States of Knowledge: The Co-Production of Science and Social Order

By Sheila Jasanoff | Go to book overview

Notes
1
The principles of the Rio Declaration on Environment and Development, in a kind of “ontogeny recapitulates philogeny” logic, serve as a good summary of trends in global environmental treaties (see below). On the primacy of sovereign rights and responsibilities, see Principle 2:

States have, in accordance with the Charter of the United Nations and the principles of international law, the sovereign right to exploit their own resources pursuant to their own environmental and developmental policies, and the responsibility to ensure that activities within their jurisdiction or control do not cause damage to the environment of other States or of areas beyond the limits of national jurisdiction.

2
E.g. in the US, the ESA, boosted by the Lacey Act, with the US Fish and Wildlife Service as the scientific and management authorities.
3
For details on the history of CITES and case-studies (including the African elephant) by important Southern African and Australian conservationists and zoologists, and CITES secretariat members, see Hutton and Dickson (2000).
4
See Ramachandra Guha (1998) for an example of an early and influential critique of one strand of Western environmentalism. Referring to Daniel Janzen's call for a worldwide network of protected areas under the jurisdiction of biologists, he says

This frankly imperialist manifesto highlights the multiple dangers of the preoccupation with wilderness preservation.…As I have suggested, it seriously compounds the neglect by the American movement of far more pressing environmental problems within the Third World. But perhaps more importantly, and in a more insidious fashion, it also provides an impetus to the imperialist yearning of Western biologists and their financial sponsors, organisations such as the WWF and the IUCN. The wholesale transfer of a movement culturally rooted in American conservation history can only result in the social uprooting of human populations in other parts of the globe.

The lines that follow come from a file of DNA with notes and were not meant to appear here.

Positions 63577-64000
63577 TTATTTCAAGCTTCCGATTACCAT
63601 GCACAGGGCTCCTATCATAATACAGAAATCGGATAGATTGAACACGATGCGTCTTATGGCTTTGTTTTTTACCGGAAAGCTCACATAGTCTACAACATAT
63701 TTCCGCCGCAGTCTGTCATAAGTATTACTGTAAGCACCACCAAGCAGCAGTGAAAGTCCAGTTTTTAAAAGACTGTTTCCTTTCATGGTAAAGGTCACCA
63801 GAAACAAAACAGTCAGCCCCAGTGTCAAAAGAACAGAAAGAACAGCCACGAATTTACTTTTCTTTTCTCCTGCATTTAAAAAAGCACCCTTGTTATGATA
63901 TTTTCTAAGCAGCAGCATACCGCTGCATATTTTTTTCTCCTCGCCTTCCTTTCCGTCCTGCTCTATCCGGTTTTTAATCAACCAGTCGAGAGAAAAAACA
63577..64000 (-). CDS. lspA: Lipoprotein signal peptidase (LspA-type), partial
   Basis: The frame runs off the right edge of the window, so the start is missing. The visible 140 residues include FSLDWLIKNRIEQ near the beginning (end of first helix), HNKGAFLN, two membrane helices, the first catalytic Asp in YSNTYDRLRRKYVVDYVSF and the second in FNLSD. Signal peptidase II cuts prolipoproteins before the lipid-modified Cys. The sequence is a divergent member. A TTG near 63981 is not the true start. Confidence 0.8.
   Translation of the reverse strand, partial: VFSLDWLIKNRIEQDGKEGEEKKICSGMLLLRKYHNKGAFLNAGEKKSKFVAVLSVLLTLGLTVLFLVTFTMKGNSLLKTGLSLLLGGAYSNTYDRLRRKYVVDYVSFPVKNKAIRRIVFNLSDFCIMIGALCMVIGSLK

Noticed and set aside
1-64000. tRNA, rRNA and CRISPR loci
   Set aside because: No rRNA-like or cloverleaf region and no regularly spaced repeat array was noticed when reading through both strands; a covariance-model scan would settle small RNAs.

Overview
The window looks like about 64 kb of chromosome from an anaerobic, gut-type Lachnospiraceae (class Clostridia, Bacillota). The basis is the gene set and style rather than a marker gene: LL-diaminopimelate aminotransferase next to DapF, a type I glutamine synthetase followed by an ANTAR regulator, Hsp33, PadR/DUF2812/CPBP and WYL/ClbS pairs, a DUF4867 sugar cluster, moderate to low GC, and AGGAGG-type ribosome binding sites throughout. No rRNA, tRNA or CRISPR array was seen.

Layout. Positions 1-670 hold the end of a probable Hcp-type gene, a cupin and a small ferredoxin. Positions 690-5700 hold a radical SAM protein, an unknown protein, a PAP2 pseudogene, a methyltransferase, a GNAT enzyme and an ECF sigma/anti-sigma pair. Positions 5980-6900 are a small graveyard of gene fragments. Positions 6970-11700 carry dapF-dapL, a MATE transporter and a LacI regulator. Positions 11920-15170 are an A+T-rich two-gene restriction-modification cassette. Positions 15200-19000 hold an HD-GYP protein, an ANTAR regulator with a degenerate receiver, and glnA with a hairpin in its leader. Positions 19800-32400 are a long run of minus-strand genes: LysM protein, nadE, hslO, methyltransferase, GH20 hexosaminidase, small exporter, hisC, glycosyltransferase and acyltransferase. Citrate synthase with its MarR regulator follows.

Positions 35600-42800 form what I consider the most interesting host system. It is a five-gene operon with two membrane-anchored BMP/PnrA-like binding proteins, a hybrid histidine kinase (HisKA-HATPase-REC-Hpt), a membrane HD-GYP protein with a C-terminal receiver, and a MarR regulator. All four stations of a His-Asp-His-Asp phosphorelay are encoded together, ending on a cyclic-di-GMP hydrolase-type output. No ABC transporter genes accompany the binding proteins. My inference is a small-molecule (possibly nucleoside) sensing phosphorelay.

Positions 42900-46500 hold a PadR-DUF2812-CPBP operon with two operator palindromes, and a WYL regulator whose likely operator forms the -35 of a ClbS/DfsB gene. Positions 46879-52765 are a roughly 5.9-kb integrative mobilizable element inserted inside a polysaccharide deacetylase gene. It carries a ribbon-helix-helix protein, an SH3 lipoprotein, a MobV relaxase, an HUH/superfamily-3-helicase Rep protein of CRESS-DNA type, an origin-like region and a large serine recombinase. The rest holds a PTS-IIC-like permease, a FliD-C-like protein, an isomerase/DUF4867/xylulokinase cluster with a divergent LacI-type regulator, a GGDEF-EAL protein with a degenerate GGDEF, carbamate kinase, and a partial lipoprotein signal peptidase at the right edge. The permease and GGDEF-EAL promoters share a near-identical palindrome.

(Guha 1998:272)

5
The CITES sourcebook uses this formulation, and it is a commonly expressed view about CITES. This should not be taken as saying that the species CITES was initially envisaged as protecting were free from political contestation; it seems clear that they were not. What people mean by the claim that CITES became politicized in this change is that political disputes became internal to the convention, instead of being thought of as external to the convention.
6
For a gripping account from one of the major participants in the ivory wars, see Western 1997a: 220-254. The quote is from p. 231. See e.g. Joyce Poole (1996) for an account of the ivory wars from an East African elephant researcher, rather than a conservationist. The connections between the Western animal rights perspective and the elephant researcher perspective are clear in this memoir of one of the actors.
7
Tourist satisfaction is probably highly malleable. In conversations with park rangers and wardens in Kenyan wildlife parks (1994-1997), I was told that a very small amount of tourist education can rapidly alter tourist perceptions. For example, Western tourists seeing nomadic pastoralists inside a wildlife park tend to respond that seeing people in the park decreases their sense of being in nature and spoils their experience of the animals. If as little as five minutes is dedicated to explaining that the people and animals need each other to reproduce a flourishing landscape, however, then the approval rating after seeing pastoralists in parks goes up dramatically. Similarly, if a park is described as “deforested”, tourists feel that they are seeing

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